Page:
By Oriol Esculies Plou, psychologist, specialist in addiction and nonprofit organizations, Director General of Proyecto Hombre (Catalonia) – article published in Spanish on lasdrogas.info
The number of people executed for drug dealing or simple consumption without trial or legal proceedings is estimated in the hundreds since Rodrigo Duterte took office as President of the Philippines last June. The new President, in accordance with his election promises, aims to curb the escalation of drug use in the country.
These methods violate the Universal Declaration of Human Rights (1) of the United Nations, an organization of which the Philippines has been a member since 1945. Killing people who consume drugs is an inadmissible atrocity. Member States, international bodies and civil society organizations must firmly condemn the Government of the Philippines for these acts.
These are people killed by the police or the so-called “death squads” for having allegedly consumed drugs. Perhaps they used drugs because they did not want to continue suffering, because they despaired of escaping the endemic poverty in which they live; because their neighbourhoods were taken over by mafia groups and they had to deal to survive; because there is no investment in drug abuse prevention in schools; because their parents did not know how or did not have the means to educate them better; because they suffer psychological disorders but since the cost of pharmaceutical products is unaffordable they turned to other drugs to alleviate the pain. There are many factors that drive a person to abuse or become addicted to drugs. For these reasons it has long been known that a strategy that focuses exclusively on the repression, criminalization and prosecution of drug trafficking and use of illicit substances is doomed to failure because the causes of this phenomenon cannot be attributed only to the individual at the end of the supply chain. A complex problem requires complex solutions.
How much does the Philippine government invest in prevention and treatment of addictions? What social awareness strategies are developed in the country to warn people of the risks of drug abuse? What is the degree of responsibility of the high poverty rates in the archipelago in the proliferation of drug use? What economic policy is the President of the Philippines implementing to generate confidence in the future and jobs for millions of young people?
The international clamour against these crimes, which are permitted and encouraged by President Duterte, was heightened by the dissemination of photographs of young Michael Siaron, his lifeless body sprawled on the street and in the arms of his girlfriend Jennilyn, a poor, humble young couple living in a subhuman shanty amidst the filth and rubbish.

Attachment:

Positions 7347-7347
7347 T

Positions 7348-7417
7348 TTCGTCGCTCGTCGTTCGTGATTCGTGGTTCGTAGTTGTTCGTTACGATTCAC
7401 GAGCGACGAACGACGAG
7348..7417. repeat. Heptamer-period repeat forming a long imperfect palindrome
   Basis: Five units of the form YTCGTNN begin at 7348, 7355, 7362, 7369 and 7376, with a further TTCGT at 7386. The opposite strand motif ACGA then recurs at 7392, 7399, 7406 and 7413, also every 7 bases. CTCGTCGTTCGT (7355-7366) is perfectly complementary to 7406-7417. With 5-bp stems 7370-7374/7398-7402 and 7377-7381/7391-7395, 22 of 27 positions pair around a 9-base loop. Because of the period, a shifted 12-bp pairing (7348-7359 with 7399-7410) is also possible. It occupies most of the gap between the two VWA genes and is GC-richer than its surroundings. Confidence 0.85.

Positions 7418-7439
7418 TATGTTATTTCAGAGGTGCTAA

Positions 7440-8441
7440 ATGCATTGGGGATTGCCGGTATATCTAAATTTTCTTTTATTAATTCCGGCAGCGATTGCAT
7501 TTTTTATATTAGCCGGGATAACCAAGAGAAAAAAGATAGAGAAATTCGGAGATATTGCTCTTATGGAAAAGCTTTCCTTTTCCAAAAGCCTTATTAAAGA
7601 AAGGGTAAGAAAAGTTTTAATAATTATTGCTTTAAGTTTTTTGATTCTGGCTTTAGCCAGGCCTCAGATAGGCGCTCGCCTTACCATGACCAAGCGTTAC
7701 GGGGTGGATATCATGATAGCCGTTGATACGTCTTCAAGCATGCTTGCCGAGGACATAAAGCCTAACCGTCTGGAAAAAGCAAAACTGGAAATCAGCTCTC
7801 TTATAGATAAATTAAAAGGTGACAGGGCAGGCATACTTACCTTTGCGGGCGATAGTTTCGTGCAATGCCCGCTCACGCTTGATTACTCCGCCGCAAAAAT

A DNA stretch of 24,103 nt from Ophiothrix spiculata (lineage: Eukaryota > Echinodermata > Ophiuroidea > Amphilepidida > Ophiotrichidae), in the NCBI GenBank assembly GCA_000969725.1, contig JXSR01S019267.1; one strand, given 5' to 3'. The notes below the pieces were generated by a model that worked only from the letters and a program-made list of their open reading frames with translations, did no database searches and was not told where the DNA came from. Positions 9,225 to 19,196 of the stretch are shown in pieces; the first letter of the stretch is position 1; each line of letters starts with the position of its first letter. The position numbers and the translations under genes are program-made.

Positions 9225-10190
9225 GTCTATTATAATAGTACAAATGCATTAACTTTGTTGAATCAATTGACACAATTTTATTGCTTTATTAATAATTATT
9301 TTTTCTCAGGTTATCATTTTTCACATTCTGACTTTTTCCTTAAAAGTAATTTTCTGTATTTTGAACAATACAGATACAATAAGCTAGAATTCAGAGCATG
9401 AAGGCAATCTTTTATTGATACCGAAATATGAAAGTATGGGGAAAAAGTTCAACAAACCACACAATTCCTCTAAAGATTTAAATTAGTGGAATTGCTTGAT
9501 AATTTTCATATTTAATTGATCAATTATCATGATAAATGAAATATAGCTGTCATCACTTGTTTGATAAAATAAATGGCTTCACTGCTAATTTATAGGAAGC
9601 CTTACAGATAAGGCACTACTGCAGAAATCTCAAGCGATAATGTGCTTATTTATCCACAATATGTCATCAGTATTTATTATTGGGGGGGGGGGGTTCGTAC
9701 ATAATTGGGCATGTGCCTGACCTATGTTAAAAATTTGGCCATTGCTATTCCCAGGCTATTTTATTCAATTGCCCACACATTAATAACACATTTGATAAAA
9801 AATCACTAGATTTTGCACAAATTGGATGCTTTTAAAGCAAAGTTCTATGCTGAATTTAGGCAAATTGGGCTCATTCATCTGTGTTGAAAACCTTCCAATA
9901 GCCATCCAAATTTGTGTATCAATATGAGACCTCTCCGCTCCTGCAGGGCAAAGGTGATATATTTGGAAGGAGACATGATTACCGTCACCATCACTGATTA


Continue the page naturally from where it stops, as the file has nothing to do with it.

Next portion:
The first meeting of the United Nations on what was perceived as a serious worldwide problem was held in 1946. 70 years later the reality shows that, despite enormous efforts, we face a persistent, highly complex phenomenon on global scale that ruins the health of millions of people and affects the security and development of countless communities.
According to the official U.N. figures, 250 million people consume illegal drugs in the world (and therefore alcohol, tobacco and legally prescribed drugs are excluded from this total). It is estimated that 4 out of 5 drug addicts receive no treatment of any kind. In recent years a growing number of voices has been raised among governments and civil society to demand a change in the policies that have been applied in the past under the aegis of the so-called “war on drugs” and which opt for an uncompromising fight to reduce the supply, combat the drug cartels and penalise the use of illicit substances.
The U.N. General Assembly Special Session on the World Drug Problem was held in April 2016. Fortunately, the Member States approved a document (2) that has progressively evolved, albeit slowly – agonizingly slowly according to the experts – into a health-based model that focuses on the citizens, their needs and the prosperity of their communities.
Decriminalization of addicted people is identified as another priority. The drug addict is not a criminal: he or she is a person who needs help and can be helped to reintegrate into society. In spite of significant progress on this front it was not possible to introduce elimination of the death penalty for drug-related offenses into the agreement. It seems incredible that thirty countries like China, Saudi Arabia and Thailand still violate human rights by applying the death penalty to these cases. Its abolition will entail the application of proportional punishment and provision of treatment programmes as an alternative to imprisonment, methods that have proven much more effective for social reintegration. This ambivalence may explain the excessive neutrality of the U.N. stand on the serious events in the Philippines.
We hope this article will help to alleviate the pain of friends and relatives of the murdered victims, show our support for the people of the Philippines and to request President Duterte to detain a policy of terror that is incompatible with peaceful democratic societies.
- UNO (1948). Universal Declaration of Human Rights. https://www.un.org/es/documents/udhr/
- UNO (2016). Our joint commitment to effectively addressing and countering the world drug problem. Resolution adopted by the General Assembly on 18 April 2016. https://documents-dds-ny.un.org/doc/UNDOC/GEN/N16/110/28/PDF/N1611028.pdf?OpenElement